Rebecca Carroll has a meaningful conversation with Robin DiAngelo, author of White Fragility. This is a relatively short discussion but made a big impact on me, and I highly recommend it. Carroll as a black woman raised by white parents adds such a significant perspective to their conversation.
DiAngelo has dedicated her professional career to social justice education. Her book has been cited as one of the most important books of this moment in calling white people to action by asking them to look deeply within and understanding their complicity in this white supremacist structure that we live in.
Paul Butler, a former federal prosecutor and author of CHOKE HOLD, (Policing Black Men). He explains that the chokehold some police departments use to enforce compliance is in reality a doomed tactic. When a person’s airways are constricted, the body’s natural response to panic sets in and makes it impossible for anyone to keep their body still. Paul discusses the self-fulfilling cycle that excessive Police force manifests, by instigating the violence that it is supposedly trying to quell.
In this same episode, Ta-Nehesi and Ezra discuss this same cycle of violence discussed with Paul Butler, but asks, what would a non-violent state look like? They discuss and imagine scenarios when a neighborhood could be in a constant state of peace with no police involvement. They discuss how the idea of Police Abolishment tends to be controversial only to those who live in neighborhoods that have very little Police interaction.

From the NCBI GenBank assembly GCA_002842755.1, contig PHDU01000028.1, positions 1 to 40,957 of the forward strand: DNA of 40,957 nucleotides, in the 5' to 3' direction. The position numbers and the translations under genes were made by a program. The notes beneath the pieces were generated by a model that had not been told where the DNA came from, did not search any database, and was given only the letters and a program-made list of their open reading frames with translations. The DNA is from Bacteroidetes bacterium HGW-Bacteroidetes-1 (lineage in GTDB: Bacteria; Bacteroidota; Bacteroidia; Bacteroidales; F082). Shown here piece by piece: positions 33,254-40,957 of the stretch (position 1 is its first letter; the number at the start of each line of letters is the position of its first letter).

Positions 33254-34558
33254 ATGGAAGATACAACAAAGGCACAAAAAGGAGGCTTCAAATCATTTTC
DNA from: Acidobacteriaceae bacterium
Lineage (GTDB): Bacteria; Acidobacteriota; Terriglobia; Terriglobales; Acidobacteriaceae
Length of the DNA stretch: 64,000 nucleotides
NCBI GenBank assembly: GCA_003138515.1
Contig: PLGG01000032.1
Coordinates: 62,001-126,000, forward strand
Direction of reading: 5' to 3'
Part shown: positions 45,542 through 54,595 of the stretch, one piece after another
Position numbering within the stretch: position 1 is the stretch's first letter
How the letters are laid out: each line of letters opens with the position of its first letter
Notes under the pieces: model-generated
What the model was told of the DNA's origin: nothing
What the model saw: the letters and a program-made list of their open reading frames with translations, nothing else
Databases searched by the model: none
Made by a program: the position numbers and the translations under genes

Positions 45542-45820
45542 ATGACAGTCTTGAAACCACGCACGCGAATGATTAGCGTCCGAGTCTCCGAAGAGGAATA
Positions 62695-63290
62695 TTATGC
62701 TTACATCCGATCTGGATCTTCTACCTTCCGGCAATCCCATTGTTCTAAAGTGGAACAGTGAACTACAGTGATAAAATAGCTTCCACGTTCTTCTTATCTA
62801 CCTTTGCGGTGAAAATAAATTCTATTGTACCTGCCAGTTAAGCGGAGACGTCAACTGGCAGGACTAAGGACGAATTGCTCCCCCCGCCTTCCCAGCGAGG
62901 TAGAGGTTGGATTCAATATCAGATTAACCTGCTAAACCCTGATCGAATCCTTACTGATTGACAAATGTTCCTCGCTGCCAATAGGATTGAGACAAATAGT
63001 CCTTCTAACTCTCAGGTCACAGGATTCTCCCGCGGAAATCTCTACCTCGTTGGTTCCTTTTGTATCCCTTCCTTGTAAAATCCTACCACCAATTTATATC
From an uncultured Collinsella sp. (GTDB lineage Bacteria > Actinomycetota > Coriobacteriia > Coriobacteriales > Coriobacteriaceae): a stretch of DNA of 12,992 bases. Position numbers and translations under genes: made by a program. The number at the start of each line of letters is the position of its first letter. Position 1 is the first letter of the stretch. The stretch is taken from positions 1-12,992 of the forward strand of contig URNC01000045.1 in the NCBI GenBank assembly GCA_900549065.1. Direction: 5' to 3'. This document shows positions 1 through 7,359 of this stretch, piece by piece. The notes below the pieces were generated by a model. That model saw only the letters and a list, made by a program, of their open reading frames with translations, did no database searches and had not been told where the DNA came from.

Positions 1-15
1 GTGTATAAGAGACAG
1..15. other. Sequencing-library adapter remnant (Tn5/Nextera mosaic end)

This deep and thoughtful exchange between two writers was powerful. Ibram X Kendi is a director of Antiracist Research and Policy at American University. He is the author of How to Be Anti Racist and other books on the same subject. He discusses how Racism intersects with class and culture and geography. How it affects how we view ourselves and others, and if we do the work, we will be able to see all forms of racism clearly and work to oppose them in our society and within ourselves.
Police Abolition is explored and breaks down the common misunderstanding that Police Abolition means to get rid of the institution as a whole when it actually means to restructure and implement significant changes that steer the institution away from its origins directly associated with slave patrolling.